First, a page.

How do we attempt to utilize a problem and turn it into a solution. While I have not attempted the following techniques, the concept is based on science and natural succession. We can easily speed it up with a little technology, a wise use of fossil fuels and manpower to create a low maintenance, abundant system.
The simplest, least energy involving technique, in my mind, is called "Slash". Slash involves the chopping of biomass, laying it down as it was cut. The pile of dead shrub will protect the soil from evaporation, and smothering the new broom from springing up. Roots of the old plants acting to maintain soil stability, and rotting in time, building topsoil. The key to using a pioneer species to succeed wanted plantings, is to quickly add the plants that will fill the role of the removed one, or the cycle will repeat again. Cover cropping with clovers and legumes will fix nitrogen. Trees like Alder and Black Locust fix nitrogen too, also creating biomass and fuel wood. Along side these supporting plants we also put in the main crop of food producing trees and shrubs. Running animal through the disturbed land before and after slash would also aid in the fertility of the soil, creating a yield of meat, eggs and milk. Pigs, goats, sheep, cows, and chickens would have a variety of impacts on a Scotch broom field, disturbing soil, eating seeds and stomping the slash along with manuring the site.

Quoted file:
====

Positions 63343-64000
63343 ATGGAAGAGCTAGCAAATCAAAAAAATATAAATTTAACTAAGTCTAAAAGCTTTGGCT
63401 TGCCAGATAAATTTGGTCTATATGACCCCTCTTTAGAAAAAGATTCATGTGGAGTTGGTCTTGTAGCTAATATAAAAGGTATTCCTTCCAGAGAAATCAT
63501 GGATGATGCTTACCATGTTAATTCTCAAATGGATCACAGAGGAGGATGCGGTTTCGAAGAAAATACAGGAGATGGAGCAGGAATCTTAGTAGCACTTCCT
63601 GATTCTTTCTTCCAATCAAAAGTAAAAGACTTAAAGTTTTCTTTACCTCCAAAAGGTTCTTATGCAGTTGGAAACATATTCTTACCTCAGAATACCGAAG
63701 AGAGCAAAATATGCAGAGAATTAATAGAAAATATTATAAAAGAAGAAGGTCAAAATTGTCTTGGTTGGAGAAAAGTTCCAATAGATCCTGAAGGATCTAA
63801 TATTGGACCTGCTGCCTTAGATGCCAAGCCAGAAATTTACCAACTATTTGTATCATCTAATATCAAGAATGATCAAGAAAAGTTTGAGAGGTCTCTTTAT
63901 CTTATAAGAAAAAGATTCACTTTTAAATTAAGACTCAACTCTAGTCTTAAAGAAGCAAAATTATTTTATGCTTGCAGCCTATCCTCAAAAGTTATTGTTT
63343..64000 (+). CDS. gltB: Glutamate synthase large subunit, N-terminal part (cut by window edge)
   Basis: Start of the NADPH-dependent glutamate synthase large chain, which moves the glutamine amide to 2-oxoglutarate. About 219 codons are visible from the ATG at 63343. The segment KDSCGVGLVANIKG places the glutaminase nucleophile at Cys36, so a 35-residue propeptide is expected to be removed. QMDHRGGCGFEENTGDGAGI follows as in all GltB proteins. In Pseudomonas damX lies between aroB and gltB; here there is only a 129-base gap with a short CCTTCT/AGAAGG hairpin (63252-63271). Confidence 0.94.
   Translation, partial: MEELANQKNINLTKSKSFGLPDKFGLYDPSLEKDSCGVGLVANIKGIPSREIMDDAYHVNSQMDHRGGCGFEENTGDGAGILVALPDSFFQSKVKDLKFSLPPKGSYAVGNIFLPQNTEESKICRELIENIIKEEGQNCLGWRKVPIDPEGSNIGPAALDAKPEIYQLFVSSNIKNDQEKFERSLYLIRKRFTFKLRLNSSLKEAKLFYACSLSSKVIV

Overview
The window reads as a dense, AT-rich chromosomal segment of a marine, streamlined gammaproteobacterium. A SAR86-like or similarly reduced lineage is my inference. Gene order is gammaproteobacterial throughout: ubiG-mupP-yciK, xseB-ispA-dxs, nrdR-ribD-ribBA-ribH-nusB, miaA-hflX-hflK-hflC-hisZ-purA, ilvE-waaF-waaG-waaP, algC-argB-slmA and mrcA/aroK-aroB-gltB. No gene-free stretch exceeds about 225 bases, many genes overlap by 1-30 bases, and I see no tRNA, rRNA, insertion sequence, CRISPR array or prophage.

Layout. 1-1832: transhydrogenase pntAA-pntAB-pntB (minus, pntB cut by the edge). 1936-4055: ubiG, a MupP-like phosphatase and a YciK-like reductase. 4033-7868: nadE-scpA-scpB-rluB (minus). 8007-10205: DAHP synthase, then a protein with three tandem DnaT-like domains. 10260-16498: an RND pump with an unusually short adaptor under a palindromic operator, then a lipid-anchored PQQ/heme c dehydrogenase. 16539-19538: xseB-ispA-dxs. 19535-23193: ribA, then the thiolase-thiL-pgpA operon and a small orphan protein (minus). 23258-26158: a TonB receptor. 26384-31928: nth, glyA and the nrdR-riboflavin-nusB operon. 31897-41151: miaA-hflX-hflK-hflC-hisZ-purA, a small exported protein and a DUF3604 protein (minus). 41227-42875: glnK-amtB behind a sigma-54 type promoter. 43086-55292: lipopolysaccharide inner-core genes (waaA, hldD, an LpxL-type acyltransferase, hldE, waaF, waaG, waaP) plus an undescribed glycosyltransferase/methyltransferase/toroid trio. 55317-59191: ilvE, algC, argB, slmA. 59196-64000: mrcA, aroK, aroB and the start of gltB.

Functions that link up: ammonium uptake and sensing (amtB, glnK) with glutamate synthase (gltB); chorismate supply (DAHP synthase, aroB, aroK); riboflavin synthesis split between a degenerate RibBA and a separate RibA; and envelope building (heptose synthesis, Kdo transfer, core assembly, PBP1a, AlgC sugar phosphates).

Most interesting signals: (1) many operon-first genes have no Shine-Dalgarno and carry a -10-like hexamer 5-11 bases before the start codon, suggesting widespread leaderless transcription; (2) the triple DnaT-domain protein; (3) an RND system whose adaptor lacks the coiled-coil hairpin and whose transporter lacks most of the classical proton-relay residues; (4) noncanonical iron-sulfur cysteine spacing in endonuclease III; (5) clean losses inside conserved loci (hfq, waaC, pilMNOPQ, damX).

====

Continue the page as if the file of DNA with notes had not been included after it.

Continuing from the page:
There is another technique in Permaculture similar to slash called "chop and drop" which is using support species, bolted annuals, or weeds as mulch. We take the unwanted biomass and chop it into small particles, with pruning shears, lawnmowers or tree chippers, and place it around the plants we want to keep, our main crop species. This protects the soil, hold moisture, slows weed growth, add nutrient and creates habitat, plus many other micro relationships. This mimics leaf drop and branch fall after a wind storm in a true forest. We can take an area infested with Scotch broom, chop it down, and using a tree chipper, turn it into a large pile of mulch, that can be then used as a mulch once the main species are planted. I would add that doing this in the winter, or spring would be advantageous, keeping the spread of seeds down. I also would not recommend taking this mulch away to another site, unless perhaps, it could be hot composted to kill any remnant of seed. We don't want to spread this plant on purpose.
Another idea I had would be to use the biomass of broom for the base of Huglekultur mounds. Burying it deep under soil and compost to keep any seeds dormant. Again tractoring chickens through the slashed piles would be an asset to seed removal and manuring. A pioneer species is quick to break down into loam, to create fertility and water retention. Placing the chopped broom on contour would add to its water slowing abilities on damaged landscapes. Most grounds we find Scotch broom on were subject to erosion, so we must make sure that removing the plant does not re-create this wash. This will just cause the broom to come back.
I love conceptualizing different land healing techniques. While I have no proof that this works personally, the use of Mother Natures cycles will work. There is no need, in my opinion, to use noxious chemicals on this planet for anything, since we have a perfect model just outside our door. Mankind just needs to get out of the way, or we will be rolled over by it. I would love to help someone who has a broom problem to restore vitality to the land and turn it into a productive landscape.